Monday, October 31, 2011

Dr.Mohd Asri: Malaysia Is Not A Taliban State!

Well Said Dr.Mohd Asri!

PETALING JAYA: Muslims in Malaysia must not be driven by religious extremists willing to exploit Islam for their own political agenda, said influential cleric Dr Mohd Asri Zainul Abidin.
The former Perlis mufti stressed the public must protect "non-extreme environments" or risk turning the country into a Taliban State.

Taliban was an Islamist political group which governed Afghanistan before it was overthrown after the 2001 Sept 11 terrorist attacks in the US.

The Taliban government had close links with terrorist group al-Qaeda and was harbouring the group's leaders, including Osama bin Laden.

"We are not a Taliban State, although there are effort by some to apply Taliban-style policy in our country. But, until this moment, our modesty and simplicity still remain strong in our culture," Mohd Asri said in an email to The Malay Mail from the UK.

"We must keep non-extreme environments dominant in our society, otherwise we will put ourselves in a troubling situation.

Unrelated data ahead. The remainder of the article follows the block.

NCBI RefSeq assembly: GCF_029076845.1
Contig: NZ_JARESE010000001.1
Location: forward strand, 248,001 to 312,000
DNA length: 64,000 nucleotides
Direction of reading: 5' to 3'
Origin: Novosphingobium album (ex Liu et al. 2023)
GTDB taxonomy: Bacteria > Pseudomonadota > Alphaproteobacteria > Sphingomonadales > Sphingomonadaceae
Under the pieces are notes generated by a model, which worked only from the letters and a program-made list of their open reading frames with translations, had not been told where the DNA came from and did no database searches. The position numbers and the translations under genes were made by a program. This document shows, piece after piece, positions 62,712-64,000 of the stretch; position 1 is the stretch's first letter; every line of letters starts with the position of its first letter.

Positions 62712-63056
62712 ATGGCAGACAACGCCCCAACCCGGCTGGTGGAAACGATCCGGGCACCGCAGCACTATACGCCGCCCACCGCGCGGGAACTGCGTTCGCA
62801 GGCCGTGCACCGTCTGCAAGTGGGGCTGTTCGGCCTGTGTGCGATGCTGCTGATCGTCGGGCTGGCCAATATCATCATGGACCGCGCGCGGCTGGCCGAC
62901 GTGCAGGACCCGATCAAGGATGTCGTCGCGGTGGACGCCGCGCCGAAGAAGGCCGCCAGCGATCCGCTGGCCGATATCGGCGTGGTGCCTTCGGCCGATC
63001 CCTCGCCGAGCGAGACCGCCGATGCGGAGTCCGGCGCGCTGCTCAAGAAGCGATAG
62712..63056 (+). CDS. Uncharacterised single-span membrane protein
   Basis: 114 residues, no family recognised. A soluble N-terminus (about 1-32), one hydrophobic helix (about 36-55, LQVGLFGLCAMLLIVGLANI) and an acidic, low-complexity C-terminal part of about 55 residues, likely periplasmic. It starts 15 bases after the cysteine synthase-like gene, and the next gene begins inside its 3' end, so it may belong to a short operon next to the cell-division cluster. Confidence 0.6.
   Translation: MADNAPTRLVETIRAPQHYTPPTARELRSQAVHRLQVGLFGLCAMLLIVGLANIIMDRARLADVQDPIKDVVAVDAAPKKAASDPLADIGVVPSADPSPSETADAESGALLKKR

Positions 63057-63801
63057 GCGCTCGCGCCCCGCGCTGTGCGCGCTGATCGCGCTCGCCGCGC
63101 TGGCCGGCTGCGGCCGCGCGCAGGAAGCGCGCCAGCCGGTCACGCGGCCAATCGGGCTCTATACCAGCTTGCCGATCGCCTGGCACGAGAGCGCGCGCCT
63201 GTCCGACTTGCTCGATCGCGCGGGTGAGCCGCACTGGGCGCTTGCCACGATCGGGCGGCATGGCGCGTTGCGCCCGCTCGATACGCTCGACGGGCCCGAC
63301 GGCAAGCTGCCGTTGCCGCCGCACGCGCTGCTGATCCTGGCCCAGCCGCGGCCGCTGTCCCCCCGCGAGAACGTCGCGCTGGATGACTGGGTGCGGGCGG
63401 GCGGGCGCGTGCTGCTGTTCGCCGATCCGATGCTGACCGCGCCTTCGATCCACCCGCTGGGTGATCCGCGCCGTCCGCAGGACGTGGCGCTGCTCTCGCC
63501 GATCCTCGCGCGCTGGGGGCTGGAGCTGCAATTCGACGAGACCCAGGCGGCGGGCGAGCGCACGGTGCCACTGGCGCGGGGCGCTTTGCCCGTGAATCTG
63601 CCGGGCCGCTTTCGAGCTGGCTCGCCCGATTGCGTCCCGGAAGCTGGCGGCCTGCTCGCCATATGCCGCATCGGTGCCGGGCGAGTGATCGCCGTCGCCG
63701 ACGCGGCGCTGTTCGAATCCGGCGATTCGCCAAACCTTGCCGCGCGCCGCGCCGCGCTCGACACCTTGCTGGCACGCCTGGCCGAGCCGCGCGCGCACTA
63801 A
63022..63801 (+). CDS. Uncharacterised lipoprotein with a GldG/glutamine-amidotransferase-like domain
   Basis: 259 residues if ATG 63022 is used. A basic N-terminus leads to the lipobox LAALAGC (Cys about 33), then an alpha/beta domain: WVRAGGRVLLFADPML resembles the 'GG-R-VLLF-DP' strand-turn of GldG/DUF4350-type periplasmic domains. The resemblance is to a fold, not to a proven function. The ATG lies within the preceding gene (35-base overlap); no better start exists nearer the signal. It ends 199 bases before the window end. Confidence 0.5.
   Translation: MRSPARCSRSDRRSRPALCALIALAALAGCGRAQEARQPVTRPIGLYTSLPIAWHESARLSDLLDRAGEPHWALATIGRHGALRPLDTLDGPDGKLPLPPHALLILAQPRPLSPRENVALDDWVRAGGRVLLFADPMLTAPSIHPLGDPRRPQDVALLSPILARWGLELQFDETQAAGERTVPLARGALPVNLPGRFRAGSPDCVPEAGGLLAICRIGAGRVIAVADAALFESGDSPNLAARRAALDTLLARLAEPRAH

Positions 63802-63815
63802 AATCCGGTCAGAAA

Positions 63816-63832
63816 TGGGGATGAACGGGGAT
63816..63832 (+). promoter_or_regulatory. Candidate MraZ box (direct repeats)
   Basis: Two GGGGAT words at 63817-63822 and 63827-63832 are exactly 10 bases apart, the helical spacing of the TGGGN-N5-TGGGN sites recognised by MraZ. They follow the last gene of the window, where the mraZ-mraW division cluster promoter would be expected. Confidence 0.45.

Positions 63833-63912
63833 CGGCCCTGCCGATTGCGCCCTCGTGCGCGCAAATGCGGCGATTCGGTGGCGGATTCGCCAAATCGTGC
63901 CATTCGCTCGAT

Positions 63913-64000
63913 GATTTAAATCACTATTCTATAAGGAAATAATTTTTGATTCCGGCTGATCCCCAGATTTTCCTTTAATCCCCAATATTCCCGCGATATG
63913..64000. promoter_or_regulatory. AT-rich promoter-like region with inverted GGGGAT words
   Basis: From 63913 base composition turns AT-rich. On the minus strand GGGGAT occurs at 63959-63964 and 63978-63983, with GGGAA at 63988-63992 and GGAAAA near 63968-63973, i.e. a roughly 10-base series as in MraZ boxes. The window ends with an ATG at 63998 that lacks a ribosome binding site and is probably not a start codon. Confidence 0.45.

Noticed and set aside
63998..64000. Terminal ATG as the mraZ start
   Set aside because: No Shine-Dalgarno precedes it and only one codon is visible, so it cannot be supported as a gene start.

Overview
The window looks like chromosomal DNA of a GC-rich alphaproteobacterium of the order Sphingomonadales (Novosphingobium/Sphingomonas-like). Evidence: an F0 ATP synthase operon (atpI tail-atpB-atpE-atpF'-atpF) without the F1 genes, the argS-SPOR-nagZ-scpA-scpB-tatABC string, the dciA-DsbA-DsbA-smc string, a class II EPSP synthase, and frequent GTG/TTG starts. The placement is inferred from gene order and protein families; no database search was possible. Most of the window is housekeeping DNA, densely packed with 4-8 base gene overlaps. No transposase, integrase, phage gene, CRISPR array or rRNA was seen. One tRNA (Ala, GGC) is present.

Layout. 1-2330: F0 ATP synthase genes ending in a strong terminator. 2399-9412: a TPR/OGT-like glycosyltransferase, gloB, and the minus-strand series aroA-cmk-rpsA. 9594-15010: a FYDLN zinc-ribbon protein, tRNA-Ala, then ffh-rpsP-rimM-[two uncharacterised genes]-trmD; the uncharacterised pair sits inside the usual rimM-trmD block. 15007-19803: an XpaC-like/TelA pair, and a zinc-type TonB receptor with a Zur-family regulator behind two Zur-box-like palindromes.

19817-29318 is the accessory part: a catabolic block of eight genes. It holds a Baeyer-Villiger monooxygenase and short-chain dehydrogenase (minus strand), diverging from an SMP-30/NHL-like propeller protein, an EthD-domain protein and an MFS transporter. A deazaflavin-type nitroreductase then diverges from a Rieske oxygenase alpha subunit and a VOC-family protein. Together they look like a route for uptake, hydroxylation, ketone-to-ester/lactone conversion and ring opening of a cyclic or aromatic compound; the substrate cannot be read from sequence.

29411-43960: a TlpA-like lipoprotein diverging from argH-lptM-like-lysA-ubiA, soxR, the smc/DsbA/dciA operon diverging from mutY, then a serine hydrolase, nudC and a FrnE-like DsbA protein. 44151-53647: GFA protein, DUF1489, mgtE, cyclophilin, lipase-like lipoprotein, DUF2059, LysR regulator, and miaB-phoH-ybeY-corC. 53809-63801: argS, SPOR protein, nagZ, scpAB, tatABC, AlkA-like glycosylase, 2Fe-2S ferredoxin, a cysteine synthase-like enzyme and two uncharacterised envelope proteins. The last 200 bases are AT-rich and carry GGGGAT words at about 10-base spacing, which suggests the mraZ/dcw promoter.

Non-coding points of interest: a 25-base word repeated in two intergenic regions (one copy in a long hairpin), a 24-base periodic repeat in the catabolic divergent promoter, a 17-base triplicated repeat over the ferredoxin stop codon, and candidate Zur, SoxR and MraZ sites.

"We must be careful because there are efforts to change us into an atmosphere of extremism using religion as a tool-giving wrong interpretations of the Quran and Sunnah in order to support their extreme actions."

Mohd Asri said the low turnout at the Himpunan Sujuta Umat (Himpun) rally in Shah Alam last Saturday showed a majority of Muslims in the country rejected religious extremism.
Fewer than 5,000 people turned up at Stadium Melawati for the rally, supported by 3,000 NGOs, aimed to gather a million Muslims against alleged Christian proselytising. "For me, this is a clear message from the majority of Muslims in Malaysia that religious extremism is not their choice," he said.

"Murtad (apostasy) is happening because of weakness or loss of 'iman'. Iman is all about faith. We cannot strengthen or restore faith by blaming others. We should ask why they are weak, have they lost their iman? Where is our dakwah (preaching)? Where is zakat (tithe)? Don't accuse others to cover our weakness."

Mohd Asri said Muslims must stop blaming others for their own shortcomings. "It's better for us to improve ourselves rather than point our fingers at others. We are in the era of globalisation. Today's way of thinking is different. Take into account the current state of ummah and do dakwah in the proper way, insya'Allah, people will love Islam," he said.

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